0
We're unable to sign you in at this time. Please try again in a few minutes.
Retry
We were able to sign you in, but your subscription(s) could not be found. Please try again in a few minutes.
Retry
There may be a problem with your account. Please contact the AMA Service Center to resolve this issue.
Contact the AMA Service Center:
Telephone: 1 (800) 262-2350 or 1 (312) 670-7827  *   Email: subscriptions@jamanetwork.com
Error Message ......
Original Investigation |

Current Trends in Neonatal Tracheostomy

Amal Isaiah, MD, DPhil1; Kelly Moyer, MD2; Kevin D. Pereira, MD, MS1
[+] Author Affiliations
1Department of Otorhinolaryngology–Head and Neck Surgery, University of Maryland School of Medicine, Baltimore
2Department of Otolaryngology–Head and Neck Surgery, MedStar Georgetown University Hospital, Washington, DC
JAMA Otolaryngol Head Neck Surg. 2016;142(8):738-742. doi:10.1001/jamaoto.2016.1107.
Text Size: A A A
Published online

Importance  The indications for neonatal tracheostomy may have changed with current noninvasive respiratory therapies compared with previous decades.

Objectives  To study the current trends in neonatal tracheostomy and identify the primary indication for the procedure and risk factors for failed extubation.

Design, Setting, and Participants  This retrospective medical record review included 47 neonates who underwent tracheostomy from January 1, 2009, to December 31, 2013, at the University of Maryland Children’s Hospital. Group 1 included infants undergoing tracheostomy for the primary indication of upper airway obstruction; group 2, infants with primary pulmonary disease. Data on weight, gestational age, comorbid conditions, congenital abnormalities, complications, outcomes, and indications for tracheostomy were compared statistically between groups.

Main Outcomes and Measures  Differences in gestational age, birth weight, and age at tracheostomy.

Results  Among the 47 infants included in the study (30 boys; 17 girls, mean [SD] age, 113 [73] days), 31 (66%) demonstrated anatomical causes of airway obstruction, and 16 (34%) had significant pulmonary disease. Among infants with anatomical causes, subglottic stenosis represented the largest group (11 of 31 [35%]). The mean age at the time of tracheostomy was significantly lower in the group with airway obstruction (98.9 vs 146.9 days; difference, 48 [95% CI, 4.8-91.2] days; P = .04). No procedure-related morbidity or mortality was encountered.

Conclusions and Relevance  Anatomical upper airway obstruction may be returning as the most common indication for a neonatal tracheostomy, thereby supporting the belief that current respiratory therapies have lowered the burden of chronic lung disease and the need for prolonged ventilatory care.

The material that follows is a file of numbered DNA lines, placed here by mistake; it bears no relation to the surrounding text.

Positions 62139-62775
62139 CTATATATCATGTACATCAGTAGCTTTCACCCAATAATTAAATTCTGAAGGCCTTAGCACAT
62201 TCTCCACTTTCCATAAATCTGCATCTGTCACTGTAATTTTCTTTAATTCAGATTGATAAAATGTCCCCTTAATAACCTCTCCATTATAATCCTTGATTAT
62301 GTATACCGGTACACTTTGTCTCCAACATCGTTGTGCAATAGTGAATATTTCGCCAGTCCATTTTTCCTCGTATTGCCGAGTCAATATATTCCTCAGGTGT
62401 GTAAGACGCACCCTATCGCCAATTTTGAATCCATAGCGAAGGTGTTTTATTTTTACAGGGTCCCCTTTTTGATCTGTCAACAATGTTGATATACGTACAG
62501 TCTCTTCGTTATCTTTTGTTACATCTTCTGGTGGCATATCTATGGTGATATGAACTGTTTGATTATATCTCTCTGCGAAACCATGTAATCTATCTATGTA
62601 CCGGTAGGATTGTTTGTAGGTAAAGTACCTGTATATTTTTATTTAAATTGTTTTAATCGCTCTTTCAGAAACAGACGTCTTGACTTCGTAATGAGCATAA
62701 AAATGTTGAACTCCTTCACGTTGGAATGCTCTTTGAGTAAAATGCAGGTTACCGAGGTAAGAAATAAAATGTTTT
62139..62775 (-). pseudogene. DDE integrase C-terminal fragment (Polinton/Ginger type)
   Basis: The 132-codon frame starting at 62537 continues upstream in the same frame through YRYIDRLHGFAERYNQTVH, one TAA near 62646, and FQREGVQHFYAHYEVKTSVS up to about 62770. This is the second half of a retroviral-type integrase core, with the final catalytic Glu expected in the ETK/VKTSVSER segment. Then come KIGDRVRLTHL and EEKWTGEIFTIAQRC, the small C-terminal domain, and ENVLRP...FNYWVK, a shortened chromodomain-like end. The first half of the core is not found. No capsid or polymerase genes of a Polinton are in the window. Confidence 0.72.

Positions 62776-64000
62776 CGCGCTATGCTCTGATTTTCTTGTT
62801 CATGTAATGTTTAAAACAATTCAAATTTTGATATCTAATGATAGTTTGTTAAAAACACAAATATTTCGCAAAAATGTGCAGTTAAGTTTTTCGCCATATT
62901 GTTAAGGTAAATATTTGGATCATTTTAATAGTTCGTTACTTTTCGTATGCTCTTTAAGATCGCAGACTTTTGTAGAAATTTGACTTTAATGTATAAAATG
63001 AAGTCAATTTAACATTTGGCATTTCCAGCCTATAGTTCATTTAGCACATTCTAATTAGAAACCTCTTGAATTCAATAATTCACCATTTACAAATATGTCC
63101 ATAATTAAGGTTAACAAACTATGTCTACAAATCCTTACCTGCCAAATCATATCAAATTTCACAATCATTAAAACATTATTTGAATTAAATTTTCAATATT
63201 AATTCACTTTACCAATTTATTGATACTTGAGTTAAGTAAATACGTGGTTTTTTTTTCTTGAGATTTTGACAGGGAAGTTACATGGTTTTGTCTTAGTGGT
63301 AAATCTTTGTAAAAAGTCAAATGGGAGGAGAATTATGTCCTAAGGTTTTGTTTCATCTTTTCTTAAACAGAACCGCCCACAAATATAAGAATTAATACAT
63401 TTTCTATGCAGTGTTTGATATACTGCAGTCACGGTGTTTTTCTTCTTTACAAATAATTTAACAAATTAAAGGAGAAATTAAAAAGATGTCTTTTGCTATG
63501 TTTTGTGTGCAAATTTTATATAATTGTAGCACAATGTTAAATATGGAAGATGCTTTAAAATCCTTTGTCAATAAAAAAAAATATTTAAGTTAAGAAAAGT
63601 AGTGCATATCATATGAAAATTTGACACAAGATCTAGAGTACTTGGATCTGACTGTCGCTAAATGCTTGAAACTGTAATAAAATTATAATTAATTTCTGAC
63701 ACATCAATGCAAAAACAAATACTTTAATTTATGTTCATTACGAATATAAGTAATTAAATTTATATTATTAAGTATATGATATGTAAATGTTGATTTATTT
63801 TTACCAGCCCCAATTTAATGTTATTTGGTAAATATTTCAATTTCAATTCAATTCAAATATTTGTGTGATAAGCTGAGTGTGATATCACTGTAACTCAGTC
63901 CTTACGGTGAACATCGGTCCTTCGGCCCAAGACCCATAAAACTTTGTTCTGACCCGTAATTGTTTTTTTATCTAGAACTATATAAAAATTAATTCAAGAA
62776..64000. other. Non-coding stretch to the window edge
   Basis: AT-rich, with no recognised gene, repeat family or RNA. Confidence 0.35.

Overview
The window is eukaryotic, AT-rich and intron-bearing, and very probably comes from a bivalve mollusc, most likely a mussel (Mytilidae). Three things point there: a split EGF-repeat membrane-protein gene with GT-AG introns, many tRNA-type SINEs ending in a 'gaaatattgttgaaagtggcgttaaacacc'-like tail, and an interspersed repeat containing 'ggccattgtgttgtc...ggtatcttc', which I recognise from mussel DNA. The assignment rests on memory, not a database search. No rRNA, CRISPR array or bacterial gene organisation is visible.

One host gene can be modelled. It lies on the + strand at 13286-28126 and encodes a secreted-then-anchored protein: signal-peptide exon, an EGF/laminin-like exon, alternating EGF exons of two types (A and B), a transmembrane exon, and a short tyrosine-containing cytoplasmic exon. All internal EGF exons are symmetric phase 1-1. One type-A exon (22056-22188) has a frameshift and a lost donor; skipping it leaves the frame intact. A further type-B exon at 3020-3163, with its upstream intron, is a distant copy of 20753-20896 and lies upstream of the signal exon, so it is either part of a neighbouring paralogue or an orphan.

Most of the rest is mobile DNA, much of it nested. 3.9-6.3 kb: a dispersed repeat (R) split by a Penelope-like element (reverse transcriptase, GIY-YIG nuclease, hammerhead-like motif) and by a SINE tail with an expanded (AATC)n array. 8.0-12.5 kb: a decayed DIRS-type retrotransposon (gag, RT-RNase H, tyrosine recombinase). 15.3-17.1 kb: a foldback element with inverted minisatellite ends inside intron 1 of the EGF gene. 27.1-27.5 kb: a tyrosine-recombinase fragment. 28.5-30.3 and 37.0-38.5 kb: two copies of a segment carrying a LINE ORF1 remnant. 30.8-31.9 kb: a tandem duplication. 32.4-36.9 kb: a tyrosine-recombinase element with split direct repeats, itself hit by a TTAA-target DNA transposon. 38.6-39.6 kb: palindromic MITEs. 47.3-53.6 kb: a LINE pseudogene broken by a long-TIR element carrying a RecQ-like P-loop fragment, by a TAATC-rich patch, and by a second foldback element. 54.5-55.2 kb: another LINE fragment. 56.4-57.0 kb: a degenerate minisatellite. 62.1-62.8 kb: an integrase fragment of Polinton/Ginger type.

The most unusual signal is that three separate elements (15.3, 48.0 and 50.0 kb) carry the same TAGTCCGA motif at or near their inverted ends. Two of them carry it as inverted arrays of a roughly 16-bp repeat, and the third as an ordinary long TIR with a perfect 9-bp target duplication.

Figures in this Article

Sign in

Purchase Options

• Buy this article
• Subscribe to the journal
• Rent this article ?

Figures

Place holder to copy figure label and caption
Figure.
Comparison Between Groups at Tracheostomy

A-C, Group 1 includes infants undergoing tracheostomy for upper airway obstruction (n = 31); group 2, infants with primary pulmonary disease (n = 16). The central line in each notched boxplot represents the median; the edges of the box, the 25th to 75th interquartile range. The whiskers extend to the most extreme points within the distribution.

Graphic Jump Location

Tables

References

Correspondence

CME
Also Meets CME requirements for:
Browse CME for all U.S. States
Accreditation Information
The American Medical Association is accredited by the Accreditation Council for Continuing Medical Education to provide continuing medical education for physicians. The AMA designates this journal-based CME activity for a maximum of 1 AMA PRA Category 1 CreditTM per course. Physicians should claim only the credit commensurate with the extent of their participation in the activity. Physicians who complete the CME course and score at least 80% correct on the quiz are eligible for AMA PRA Category 1 CreditTM.
Note: You must get at least of the answers correct to pass this quiz.
Please click the checkbox indicating that you have read the full article in order to submit your answers.
Your answers have been saved for later.
You have not filled in all the answers to complete this quiz
The following questions were not answered:
Sorry, you have unsuccessfully completed this CME quiz with a score of
The following questions were not answered correctly:
Commitment to Change (optional):
Indicate what change(s) you will implement in your practice, if any, based on this CME course.
Your quiz results:
The filled radio buttons indicate your responses. The preferred responses are highlighted
For CME Course: A Proposed Model for Initial Assessment and Management of Acute Heart Failure Syndromes
Indicate what changes(s) you will implement in your practice, if any, based on this CME course.

Multimedia

Some tools below are only available to our subscribers or users with an online account.

233 Views
0 Citations
×

Sign in

Purchase Options

• Buy this article
• Subscribe to the journal
• Rent this article ?

Related Content

Customize your page view by dragging & repositioning the boxes below.

Articles Related By Topic
Related Collections
PubMed Articles
Jobs
JAMAevidence.com

Care at the Close of Life: Evidence and Experience
Tracheostomy and LTMV

brightcove.createExperiences();